The Mercedes-Benz EQS already has the lowest drag coefficient — 0.20 Cd — of any current production car for sale, but Mercedes can do better, and the Vision EQXX has done just that. This technology project achieves a final CD of only 0.17, and that with a body that is even more beautiful than that of the EQS.
In fact, the Vision EQXX looks a lot more like a sports car than a dash of efficiency. That’s nothing short of commendable, but it’s also less of a surprise than it seems. After all, the shape of a supercar is quite aerodynamic if you remove the giant wings and splitters that normally adorn them. Going even further, the Vision EQXX design isn’t far off in concept land. This legitimately looks like a car that Mercedes-Benz could put into production. It even has mirrors and door handles! Will Mercedes ever do such a thing? The company has given no indication that it will happen, but either way, this design is serious enough that we wanted to know all about how designers and aerodynamics got to the 0.17 Cd.
To start with, there is the shape/silhouette of the car. The Vision EQXX may technically be a four-door sedan, but it doesn’t take the traditional three-box design you’d expect from an S-Class or C-Class. That’s because the traditional three-box sedan design isn’t the most aero-efficient shape you can make — Mercedes-Benz Chief Design Officer Gordon Wagener even told us that EVs could very well be the end of sedans for that reason. as we know them now. View both the EQS and EQE as examples from Mercedes-Benz. To be more aero efficient, you’re much better off with a teardrop-shaped roofline that wraps all the way back to an abrupt tear-off edge at the rear. Mercedes optimized that teardrop shape for the EQXX Vision, perhaps to a mistake.
The lower rear roofline appears to cut directly into the rear passenger compartment as headroom is compromised. That’s less of an issue for a compact car like the Vision EQXX, which may not often carry rear passengers, but for cars like the EQS that must have deluxe rear seats, that roofline needs to be punched much higher. It’s a game of give and take, and it’s a game we expect to play as manufacturers try to reduce drag to get more range for their EVs. One way Mercedes says it can combat that roofline is to simply recline the seats at a more aggressive angle, which it does in the EQXX to provide more headroom.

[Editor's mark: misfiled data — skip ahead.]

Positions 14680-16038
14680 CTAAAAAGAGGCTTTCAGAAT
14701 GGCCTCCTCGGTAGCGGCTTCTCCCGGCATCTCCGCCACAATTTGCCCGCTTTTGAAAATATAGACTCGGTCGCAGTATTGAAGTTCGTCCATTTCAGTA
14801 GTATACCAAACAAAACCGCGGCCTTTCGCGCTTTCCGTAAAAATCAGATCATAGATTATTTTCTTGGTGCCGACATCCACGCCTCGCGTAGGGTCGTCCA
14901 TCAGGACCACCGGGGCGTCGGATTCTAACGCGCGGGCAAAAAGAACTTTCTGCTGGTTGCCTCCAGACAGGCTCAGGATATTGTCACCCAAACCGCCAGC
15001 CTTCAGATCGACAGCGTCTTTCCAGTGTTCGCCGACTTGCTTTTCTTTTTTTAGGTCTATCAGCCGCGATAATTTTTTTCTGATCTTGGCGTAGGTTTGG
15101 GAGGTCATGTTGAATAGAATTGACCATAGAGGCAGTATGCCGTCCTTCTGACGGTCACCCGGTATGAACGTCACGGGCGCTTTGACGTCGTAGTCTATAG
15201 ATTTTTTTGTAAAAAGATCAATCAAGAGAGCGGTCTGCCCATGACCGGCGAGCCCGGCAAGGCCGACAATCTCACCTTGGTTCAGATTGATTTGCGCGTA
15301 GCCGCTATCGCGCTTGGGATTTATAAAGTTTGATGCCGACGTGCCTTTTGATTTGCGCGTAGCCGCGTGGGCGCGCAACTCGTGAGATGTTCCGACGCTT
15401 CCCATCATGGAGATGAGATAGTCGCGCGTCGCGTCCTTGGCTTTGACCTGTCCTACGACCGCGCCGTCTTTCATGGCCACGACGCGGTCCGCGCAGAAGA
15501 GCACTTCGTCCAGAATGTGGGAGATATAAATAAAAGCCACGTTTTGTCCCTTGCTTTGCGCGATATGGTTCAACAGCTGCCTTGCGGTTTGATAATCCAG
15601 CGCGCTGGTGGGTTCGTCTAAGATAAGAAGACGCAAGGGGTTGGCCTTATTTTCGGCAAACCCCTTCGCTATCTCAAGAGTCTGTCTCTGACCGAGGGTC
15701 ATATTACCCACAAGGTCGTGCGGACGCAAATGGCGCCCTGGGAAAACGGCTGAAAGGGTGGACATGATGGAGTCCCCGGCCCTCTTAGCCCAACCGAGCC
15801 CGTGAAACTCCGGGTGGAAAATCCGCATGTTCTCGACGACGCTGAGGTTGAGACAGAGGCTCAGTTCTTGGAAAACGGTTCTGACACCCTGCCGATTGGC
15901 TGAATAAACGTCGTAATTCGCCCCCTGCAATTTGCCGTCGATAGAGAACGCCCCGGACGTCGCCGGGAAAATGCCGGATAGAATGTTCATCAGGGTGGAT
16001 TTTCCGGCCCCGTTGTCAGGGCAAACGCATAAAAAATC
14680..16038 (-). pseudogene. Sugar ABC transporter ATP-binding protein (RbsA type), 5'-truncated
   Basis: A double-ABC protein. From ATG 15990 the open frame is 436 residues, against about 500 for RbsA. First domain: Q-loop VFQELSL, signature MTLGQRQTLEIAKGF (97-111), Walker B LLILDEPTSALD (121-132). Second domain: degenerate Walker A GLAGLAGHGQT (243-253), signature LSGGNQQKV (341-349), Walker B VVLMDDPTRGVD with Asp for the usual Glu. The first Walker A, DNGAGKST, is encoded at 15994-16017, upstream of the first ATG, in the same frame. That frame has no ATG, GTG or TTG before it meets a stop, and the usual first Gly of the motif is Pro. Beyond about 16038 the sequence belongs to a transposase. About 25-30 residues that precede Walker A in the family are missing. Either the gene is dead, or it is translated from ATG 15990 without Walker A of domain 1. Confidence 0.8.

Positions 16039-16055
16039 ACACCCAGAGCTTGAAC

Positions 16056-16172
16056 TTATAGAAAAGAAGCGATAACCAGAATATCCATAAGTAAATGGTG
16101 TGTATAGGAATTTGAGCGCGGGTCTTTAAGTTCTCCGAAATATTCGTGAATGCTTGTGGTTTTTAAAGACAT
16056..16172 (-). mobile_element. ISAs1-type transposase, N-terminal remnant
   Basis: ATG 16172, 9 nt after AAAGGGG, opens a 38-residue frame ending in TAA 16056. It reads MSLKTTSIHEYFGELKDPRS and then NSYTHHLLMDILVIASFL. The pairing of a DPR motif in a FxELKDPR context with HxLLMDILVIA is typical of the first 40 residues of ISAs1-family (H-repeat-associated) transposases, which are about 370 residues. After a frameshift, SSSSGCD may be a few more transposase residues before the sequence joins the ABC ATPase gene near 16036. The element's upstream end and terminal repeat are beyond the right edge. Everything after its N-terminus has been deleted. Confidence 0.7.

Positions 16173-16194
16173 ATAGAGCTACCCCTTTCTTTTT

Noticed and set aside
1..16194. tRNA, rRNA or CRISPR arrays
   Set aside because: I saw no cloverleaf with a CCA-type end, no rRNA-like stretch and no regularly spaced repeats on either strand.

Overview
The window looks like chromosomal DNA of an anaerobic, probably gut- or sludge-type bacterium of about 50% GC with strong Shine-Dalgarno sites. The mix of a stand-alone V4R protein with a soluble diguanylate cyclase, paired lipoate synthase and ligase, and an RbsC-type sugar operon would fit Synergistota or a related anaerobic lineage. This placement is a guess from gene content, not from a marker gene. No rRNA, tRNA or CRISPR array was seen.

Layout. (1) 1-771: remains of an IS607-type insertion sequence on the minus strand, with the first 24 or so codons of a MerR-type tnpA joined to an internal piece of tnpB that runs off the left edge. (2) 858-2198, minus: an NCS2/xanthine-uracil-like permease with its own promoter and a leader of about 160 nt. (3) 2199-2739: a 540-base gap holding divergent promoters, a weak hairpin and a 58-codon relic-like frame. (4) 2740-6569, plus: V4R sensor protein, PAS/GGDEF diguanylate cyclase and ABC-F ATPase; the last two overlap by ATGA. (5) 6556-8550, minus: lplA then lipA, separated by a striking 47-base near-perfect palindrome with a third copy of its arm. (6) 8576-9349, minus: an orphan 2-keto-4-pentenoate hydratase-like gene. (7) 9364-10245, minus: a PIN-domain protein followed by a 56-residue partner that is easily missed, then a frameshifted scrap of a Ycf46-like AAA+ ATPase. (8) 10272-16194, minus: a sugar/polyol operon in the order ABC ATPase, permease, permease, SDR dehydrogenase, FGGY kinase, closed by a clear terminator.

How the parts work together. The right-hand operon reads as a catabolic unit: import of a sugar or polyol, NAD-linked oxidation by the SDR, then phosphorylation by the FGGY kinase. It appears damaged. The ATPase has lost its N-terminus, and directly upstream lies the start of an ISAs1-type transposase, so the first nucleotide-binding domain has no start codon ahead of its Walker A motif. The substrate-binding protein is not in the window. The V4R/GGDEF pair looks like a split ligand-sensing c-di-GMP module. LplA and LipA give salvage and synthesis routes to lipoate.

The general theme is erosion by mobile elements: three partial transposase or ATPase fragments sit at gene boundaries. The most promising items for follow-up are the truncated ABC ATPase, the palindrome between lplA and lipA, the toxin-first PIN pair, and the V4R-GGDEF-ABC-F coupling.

Aside from the distinctly smooth shape, details abound in the Vision EQXX that help it reach 0.17 Cd. Up front, the frontal area is smaller than the CLA and the Smart EQ ForTwo. The subtle vents on the sides of the front bumper are intended to match with the wheels to reduce drag. Wheels and tires are big pain points when it comes to towing, but the Vision EQXX uses super thin and tall (20-inch) wheels and tires. Bridgestone Turanza Eco tires have been further optimized with special aerodynamic sidewalls and the wheels themselves are made from forged magnesium with covers to allow smooth airflow over them. Since Mercedes is Mercedes, those covers are transparent to still be able to see the rose gold-accented wheels underneath.
You may be wondering, where are the wheel fenders? Turns out Mercedes tried that idea and then ditched it for aesthetic reasons. It would force the already 50mm track reduction at the rear into an even greater track reduction, so Mercedes decided to do without. The goal was to create an efficient and beautiful design, and beauty won this round.
“The problem with the spats is that you have to increase the boat tailing at the rear even more, so that the difference between the front and rear becomes even greater,” said Teddy Woll, head of aerodynamics at Mercedes-Benz.
A nice piece of technology at the back of the car is the active rear diffuser. It allows Mercedes to optimize the rear of the car regardless of the speed at which you are driving. Once you reach 37 mph, the diffuser moves out in two steps and improves drag at higher speeds.
“It folds down at a lean angle and then unfolds to ensure the perfect alignment of the rear end,” says Woll.
It’s even designed to retract when it detects an impending crash, though Mercedes won’t say if it’s considering the active diffuser as a production item.
There is also the issue of wind tunnel development. Mercedes says it used about a third of its usual wind tunnel development time for the Vision EQXX, due to its ability to do development work using augmented reality and virtual reality. That Mercedes was able to achieve this low Cd with even less wind tunnel time than usual makes it all the more remarkable.
Perhaps most impressive when it comes to the EQXX is that Mercedes has put together an incredibly efficient car that looks like something you’d want to be seen in. It is attractive, attractive and everything we expect from a Mercedes-Benz.
“In line with our philosophy of sensual purity, we have created spectacular proportions that combine beauty with efficiency,” says Wagener. “The resulting body flow provides revolutionary aerodynamics. The fact that the end result is as beautiful as it is is a testament to the skill of our design team working closely with the aerodynamics experts.”